The Guacamelee arcade cabinet


The project began when I visited an old friend who has restored several old arcade cabinets.  I thought the cabinets were great, but there are so many new games that would work so well in a cabinet.  I picked Guacamelee because the art style fits on an arcade cabinet, and it is a great game!Once I had the idea, I needed to get the game, and get it running on cabinet friendly hardware.  That will be the next post.

First step, get the game running.

To make a game cabinet, you need a running game.  I had an older desktop computer that I replaced because it started shutting down at random times.

I traced this problem to the power supply, and swapped in a lower power replacement.  With the computer running, I needed to get rid of as many components as I could.  I removed everything except the power supply, motherboard and nvidia graphics card.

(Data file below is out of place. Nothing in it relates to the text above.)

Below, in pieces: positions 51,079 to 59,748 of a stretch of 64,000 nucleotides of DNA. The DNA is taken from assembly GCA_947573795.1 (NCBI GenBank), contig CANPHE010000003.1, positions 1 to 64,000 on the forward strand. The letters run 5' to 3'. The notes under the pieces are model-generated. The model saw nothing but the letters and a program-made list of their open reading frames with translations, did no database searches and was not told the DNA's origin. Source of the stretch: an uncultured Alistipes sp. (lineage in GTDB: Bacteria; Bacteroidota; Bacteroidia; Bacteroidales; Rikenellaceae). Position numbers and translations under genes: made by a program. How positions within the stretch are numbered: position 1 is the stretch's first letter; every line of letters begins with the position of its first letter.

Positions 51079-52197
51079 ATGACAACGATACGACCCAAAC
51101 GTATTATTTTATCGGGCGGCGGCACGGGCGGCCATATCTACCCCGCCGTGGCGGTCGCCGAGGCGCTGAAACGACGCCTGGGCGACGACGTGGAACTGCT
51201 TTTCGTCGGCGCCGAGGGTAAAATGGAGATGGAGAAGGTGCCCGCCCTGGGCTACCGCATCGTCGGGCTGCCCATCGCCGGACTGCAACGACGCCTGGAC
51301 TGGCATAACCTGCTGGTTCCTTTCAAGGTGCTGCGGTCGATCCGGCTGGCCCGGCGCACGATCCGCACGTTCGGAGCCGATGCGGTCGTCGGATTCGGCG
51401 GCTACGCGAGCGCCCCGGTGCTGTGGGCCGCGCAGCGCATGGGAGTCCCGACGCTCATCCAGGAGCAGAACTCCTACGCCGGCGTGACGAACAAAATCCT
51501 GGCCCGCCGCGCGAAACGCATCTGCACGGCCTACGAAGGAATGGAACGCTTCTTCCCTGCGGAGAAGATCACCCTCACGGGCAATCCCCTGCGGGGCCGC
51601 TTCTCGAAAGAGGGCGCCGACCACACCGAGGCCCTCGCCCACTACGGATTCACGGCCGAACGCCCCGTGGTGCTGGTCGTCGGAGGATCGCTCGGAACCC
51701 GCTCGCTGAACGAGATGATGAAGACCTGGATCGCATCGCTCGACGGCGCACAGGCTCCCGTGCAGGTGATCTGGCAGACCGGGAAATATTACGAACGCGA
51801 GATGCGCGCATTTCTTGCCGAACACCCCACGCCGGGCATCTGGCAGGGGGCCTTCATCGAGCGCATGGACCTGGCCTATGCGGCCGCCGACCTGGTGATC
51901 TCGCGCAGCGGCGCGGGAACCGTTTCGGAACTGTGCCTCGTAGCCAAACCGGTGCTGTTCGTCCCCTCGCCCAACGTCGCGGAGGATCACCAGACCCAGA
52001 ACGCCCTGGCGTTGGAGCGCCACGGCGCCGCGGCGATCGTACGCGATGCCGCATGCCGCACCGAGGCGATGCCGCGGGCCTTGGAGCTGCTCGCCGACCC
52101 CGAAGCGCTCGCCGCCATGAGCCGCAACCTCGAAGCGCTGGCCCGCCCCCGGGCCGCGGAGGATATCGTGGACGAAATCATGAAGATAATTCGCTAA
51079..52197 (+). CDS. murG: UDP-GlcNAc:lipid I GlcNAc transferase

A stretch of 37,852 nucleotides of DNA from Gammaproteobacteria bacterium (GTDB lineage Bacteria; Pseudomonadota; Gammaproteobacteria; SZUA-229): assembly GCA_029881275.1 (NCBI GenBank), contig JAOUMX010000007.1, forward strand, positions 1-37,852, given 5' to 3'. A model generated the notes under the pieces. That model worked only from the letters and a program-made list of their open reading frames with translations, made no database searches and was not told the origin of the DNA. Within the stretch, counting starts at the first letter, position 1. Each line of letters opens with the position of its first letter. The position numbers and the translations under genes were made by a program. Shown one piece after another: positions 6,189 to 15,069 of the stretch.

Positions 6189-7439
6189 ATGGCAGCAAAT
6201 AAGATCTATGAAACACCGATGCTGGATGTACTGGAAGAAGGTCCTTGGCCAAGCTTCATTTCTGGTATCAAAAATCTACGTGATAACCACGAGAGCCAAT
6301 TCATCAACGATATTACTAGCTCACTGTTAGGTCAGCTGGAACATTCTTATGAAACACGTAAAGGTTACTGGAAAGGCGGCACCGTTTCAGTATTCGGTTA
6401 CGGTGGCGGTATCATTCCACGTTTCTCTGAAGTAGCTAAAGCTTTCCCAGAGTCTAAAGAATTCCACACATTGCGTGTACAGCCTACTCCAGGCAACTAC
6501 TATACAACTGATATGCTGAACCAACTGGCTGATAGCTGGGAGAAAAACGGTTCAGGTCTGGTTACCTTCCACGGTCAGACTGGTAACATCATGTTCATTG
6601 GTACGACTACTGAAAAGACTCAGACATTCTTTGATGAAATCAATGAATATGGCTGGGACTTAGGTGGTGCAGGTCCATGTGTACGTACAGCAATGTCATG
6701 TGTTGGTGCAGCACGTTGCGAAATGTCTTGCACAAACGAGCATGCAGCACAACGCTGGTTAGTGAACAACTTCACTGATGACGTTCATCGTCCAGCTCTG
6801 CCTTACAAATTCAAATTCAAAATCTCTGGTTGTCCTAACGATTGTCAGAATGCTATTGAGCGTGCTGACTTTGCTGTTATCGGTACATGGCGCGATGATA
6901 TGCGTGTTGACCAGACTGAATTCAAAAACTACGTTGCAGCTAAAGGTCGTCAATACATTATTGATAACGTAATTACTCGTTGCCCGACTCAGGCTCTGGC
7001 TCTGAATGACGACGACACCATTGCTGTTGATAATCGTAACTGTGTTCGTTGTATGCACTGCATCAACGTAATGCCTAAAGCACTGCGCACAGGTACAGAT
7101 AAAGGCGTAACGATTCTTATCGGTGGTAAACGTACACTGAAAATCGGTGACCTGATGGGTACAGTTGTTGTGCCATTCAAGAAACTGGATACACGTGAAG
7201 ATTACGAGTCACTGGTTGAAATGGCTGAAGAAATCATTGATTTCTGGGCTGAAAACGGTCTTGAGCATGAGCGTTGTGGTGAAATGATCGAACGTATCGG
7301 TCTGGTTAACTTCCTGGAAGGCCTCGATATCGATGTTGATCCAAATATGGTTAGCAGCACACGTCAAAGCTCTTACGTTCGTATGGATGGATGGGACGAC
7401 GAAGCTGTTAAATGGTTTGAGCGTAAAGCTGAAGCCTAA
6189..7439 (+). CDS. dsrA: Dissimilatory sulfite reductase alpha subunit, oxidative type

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Just look at those empty drive bays

So, I needed to get the system running.  Hard drives are power hungry, sensitive to vibrations and much larger than I needed.  I only needed enough space to store an OS and one game.  So, I installed Linux Mint 16 on an 8Gb thumb drive.

I had to do a lot of looking things up to disable the disk cache, which would kill the thumb drive, and install the correct video drivers.  I eventually got the system running smoothly.

Next I purchased “Guacamelee Gold Edition” from HumbleBundle.com, and installed it to the thumb drive.  I realized that a bunch of games I had gotten from various humble bundles would fit on the thumb drive, so I installed “Braid”, “Super Meat Boy” and “Stealth Bastard” as well.

 

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I had to get a different monitor.  All of the games really wanted 16×9.